Monday, January 18, 2010

Asia Challenges U.S. Innovation Leadership, New Report Shows

Originally published at LeadEnergy

A major report released last week by the National Science Board concludes that U.S. global leadership in science and technology is declining as foreign nations – especially China and other Asian countries – rapidly develop their national innovation systems.

“U.S. dominance has eroded significantly… The data begin to tell a worrisome story,” stated Kei Koizumi, assistant director for federal research and development in President Obama’s Office of Science and Technology Policy (OSTP). The Director of the National Science Foundation, Arden Bement, noted that "China is achieving a dramatic amount of synergy by increasing its investment in science and engineering education, in research, and in infrastructure, which is attracting scientists from all over the world.”

The report, “Science and Engineering Indicators 2010,” is published every two years by the National Science Board, a 25-member expert council that advises the National Science Foundation, President, and Congress on science and technology policy, education, and research. Koizumi called it a “State of the Union on science, technology, engineering, and mathematics.”

This “state of the union” for science and technology comes amidst growing concern that Asia is out-competing the U.S. in the burgeoning global clean-tech sector. According to the “Rising Tigers, Sleeping Giant” report I recently co-authored with the Breakthrough Institute and Information Technology & Innovation Foundation, China, Japan, and South Korea have already surpassed the U.S. in the production of nearly all clean energy technologies, and these governments are expected to out-invest the U.S. three-to-one in this industry over the next five years. As U.S. Secretary of Energy Steven Chu recently said, "The world is passing us by. We are falling behind in the clean energy race."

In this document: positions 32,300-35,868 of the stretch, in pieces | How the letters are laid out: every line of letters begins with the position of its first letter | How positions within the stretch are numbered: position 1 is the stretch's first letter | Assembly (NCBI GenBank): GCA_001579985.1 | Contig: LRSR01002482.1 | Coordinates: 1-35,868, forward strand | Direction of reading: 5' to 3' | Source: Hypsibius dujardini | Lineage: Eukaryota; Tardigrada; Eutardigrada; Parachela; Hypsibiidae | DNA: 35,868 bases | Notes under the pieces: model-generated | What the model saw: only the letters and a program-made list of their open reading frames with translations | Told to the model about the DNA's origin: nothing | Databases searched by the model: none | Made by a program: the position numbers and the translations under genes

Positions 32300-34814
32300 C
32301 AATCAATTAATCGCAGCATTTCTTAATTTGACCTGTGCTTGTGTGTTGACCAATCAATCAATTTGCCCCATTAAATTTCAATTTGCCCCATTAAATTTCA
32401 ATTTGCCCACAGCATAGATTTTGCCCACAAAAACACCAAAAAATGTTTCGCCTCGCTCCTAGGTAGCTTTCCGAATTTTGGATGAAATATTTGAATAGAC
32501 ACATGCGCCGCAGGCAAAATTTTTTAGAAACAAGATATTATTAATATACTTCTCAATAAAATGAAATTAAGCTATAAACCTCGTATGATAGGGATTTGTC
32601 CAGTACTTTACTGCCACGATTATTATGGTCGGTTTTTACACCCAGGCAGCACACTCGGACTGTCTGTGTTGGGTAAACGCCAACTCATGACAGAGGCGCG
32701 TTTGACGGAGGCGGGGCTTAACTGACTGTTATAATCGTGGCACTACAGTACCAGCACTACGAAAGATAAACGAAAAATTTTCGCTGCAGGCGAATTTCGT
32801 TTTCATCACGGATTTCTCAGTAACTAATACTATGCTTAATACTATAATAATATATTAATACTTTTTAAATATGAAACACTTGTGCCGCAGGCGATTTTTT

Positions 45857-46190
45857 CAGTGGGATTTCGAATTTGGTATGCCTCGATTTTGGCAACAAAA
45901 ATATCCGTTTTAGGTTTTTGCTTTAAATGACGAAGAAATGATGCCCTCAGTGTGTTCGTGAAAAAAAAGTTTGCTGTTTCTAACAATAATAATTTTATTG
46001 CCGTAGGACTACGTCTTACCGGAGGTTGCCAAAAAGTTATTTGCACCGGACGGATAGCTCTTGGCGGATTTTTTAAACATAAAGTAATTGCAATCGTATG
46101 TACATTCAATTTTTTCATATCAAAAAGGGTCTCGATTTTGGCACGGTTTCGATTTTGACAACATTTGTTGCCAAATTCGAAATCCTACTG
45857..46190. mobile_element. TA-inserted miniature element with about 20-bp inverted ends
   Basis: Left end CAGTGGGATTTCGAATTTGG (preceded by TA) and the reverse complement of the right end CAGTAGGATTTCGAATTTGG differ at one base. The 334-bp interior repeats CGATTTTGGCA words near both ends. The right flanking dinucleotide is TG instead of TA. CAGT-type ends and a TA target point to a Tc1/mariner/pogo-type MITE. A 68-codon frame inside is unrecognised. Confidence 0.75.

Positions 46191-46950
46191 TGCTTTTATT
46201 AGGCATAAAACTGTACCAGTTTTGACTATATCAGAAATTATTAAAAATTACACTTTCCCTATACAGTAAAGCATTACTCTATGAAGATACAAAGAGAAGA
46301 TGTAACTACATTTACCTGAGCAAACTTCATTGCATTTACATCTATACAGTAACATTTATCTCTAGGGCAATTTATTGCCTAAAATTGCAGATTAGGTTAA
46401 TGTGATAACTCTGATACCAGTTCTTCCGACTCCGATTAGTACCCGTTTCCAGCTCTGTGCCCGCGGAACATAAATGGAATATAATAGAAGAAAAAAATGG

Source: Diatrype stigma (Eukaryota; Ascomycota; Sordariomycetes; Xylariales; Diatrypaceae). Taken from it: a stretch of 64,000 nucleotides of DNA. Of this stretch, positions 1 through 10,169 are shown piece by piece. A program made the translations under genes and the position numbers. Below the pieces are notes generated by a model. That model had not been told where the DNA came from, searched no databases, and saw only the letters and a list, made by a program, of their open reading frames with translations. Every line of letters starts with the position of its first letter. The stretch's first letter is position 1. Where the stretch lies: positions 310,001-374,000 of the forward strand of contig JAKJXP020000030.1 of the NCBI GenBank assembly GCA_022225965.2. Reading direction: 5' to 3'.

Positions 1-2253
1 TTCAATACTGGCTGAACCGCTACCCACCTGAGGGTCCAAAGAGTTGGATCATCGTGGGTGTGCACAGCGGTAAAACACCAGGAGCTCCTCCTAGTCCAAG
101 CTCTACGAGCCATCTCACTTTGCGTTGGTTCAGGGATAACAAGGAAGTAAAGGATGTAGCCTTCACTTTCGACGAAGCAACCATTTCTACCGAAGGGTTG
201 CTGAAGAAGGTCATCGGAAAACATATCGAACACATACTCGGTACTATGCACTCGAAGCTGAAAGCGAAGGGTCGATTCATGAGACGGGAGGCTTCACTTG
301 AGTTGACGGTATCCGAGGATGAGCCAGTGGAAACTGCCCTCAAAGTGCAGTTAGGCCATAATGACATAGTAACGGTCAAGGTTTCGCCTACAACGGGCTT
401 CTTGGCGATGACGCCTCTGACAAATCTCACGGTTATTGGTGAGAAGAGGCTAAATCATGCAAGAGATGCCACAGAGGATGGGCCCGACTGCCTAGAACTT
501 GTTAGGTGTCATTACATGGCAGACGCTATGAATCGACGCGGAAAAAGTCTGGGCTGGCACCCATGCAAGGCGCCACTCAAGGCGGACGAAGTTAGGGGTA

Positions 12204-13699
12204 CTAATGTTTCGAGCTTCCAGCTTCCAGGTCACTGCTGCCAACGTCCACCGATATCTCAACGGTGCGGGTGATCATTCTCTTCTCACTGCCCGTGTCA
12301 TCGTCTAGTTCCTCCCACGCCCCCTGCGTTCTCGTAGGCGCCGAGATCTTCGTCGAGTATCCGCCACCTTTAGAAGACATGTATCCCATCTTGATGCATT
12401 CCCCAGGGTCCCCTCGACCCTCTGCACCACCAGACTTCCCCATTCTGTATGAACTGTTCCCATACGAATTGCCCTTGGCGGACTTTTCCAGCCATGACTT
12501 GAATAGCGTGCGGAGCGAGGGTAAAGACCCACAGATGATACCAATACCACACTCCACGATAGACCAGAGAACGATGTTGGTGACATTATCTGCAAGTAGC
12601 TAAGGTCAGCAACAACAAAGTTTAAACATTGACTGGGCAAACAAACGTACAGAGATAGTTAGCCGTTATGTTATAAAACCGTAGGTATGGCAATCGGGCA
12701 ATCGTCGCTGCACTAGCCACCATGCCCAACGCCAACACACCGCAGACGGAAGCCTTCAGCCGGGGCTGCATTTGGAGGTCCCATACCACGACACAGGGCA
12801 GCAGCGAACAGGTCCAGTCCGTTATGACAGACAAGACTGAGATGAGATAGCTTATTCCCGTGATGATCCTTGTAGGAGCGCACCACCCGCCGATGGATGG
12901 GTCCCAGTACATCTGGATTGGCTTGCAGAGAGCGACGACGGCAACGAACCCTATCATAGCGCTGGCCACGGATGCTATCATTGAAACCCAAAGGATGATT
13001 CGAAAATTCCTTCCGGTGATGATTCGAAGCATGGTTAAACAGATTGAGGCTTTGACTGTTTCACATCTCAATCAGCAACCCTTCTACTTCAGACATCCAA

“Asia’s rapid ascent as a major world science and technology (S&T) center—beyond Japan—is driven by developments in China and several other Asian economies,” states the introduction to the report. “Governments [in Asia] have implemented a host of policies to boost S&T capabilities as a means to ensuring their economies’ competitive edge… the United States continues to maintain a position of leadership but has experienced a gradual erosion of its position in many specific areas.” According to Jose-Marie Griffiths, a member of the National Science Board, "While the US is the largest R&D performing nation — representing one-third of total world investment — Asia has narrowed the gap due to the sustained annual increases by China."

Read the full overview here.

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